Accepting credit cards and debit cards can be a significant cost for any business. Transaction fees, such as interchange and assessments, are a major driver of payment processing costs. Processor fees, also known as “markup,” are another significant component. The pricing models that processors provide to merchants determine how these fees combine to produce the monthly cost of payment processing.
Payment processing fees are the costs incurred by business owners when processing customer payments. A merchant’s payment fees are determined by a number of variables, including the transaction’s level of risk, the type of card used (reward, business, corporate, etc.), and the pricing structure chosen by a given payment processor.
Flat-rate fees are payment plans in which the payment processor charges the same fee for all transactions, regardless of the type of card used, the brand used, or whether the purchase was made in-store or online. Flat-rate fees are calculated as a percentage of the transaction value or as a percentage of the purchase value plus a fixed fee.
New businesses that do not handle a large volume of transactions prefer flat-rate fees because they can negotiate a fee with the payment processor. Additionally, the company is aware of the fees that will be charged each time a payment is processed.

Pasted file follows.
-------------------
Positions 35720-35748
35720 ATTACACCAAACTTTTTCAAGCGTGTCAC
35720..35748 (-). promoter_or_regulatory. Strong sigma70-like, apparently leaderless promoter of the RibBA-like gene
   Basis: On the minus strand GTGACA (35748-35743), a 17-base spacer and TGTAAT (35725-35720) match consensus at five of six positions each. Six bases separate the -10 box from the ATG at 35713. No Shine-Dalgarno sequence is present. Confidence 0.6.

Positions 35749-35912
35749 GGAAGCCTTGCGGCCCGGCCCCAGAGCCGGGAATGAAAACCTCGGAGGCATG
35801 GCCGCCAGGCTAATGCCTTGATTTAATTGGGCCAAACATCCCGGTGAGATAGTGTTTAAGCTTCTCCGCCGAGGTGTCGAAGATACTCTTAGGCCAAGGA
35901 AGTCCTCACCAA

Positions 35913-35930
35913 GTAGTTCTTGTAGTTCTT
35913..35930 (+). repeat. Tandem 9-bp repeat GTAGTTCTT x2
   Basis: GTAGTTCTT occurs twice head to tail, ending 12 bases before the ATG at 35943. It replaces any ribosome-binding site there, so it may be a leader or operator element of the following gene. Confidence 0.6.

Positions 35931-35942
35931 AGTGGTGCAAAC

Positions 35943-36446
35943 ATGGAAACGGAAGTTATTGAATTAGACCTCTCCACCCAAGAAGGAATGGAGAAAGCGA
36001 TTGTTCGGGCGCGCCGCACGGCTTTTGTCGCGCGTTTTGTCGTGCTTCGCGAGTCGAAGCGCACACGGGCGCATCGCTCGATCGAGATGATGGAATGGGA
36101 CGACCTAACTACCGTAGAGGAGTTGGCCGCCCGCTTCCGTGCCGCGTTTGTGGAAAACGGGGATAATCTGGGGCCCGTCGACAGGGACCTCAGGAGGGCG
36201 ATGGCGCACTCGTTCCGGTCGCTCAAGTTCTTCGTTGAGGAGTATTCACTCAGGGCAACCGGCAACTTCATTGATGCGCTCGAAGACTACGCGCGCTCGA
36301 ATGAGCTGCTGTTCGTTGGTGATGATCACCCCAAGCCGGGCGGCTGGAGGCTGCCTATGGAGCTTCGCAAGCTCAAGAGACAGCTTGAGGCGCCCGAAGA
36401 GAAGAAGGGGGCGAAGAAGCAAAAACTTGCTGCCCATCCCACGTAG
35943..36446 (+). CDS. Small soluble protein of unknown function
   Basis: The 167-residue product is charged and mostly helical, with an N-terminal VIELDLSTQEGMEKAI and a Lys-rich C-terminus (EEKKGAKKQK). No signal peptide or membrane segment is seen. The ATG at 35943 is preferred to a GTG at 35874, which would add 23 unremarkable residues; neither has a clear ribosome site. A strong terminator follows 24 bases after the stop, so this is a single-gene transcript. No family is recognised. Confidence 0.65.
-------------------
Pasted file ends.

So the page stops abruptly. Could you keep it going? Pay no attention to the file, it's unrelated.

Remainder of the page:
In a tiered pricing model, the processor divides the interchange fees into three categories based on the transaction’s risk level. Payments are divided into three rate categories: qualified, mid-qualified, and non-qualified. The processor assigns transactions to each category based on criteria established by the processor.
Qualified Rate: Transactions swiped in person at a physical terminal with a standard credit card fall into this category, carrying the lowest risk and the lowest rates.
Mid-Qualified Rate: Businesses pay a higher rate to cover the high risk of fraud in keyed-in transactions such as phone and direct mail orders where the credit card is not physically available.
Non-Qualified Rate: Non-qualified rates apply to transactions that do not qualify for the qualified or mid-qualified tiers. The non-qualified tier has the most expensive fees.
In simplified terms, interchange plus pricing divides the merchant service charge (the rate paid) into two parts. The interchange is the fee charged by the issuing bank to the card network, and the plus, or markup, is the fee charged by the card network to you. If the interchange fee rate on a card is changed by a card network, that component of the merchant service charge is automatically updated.
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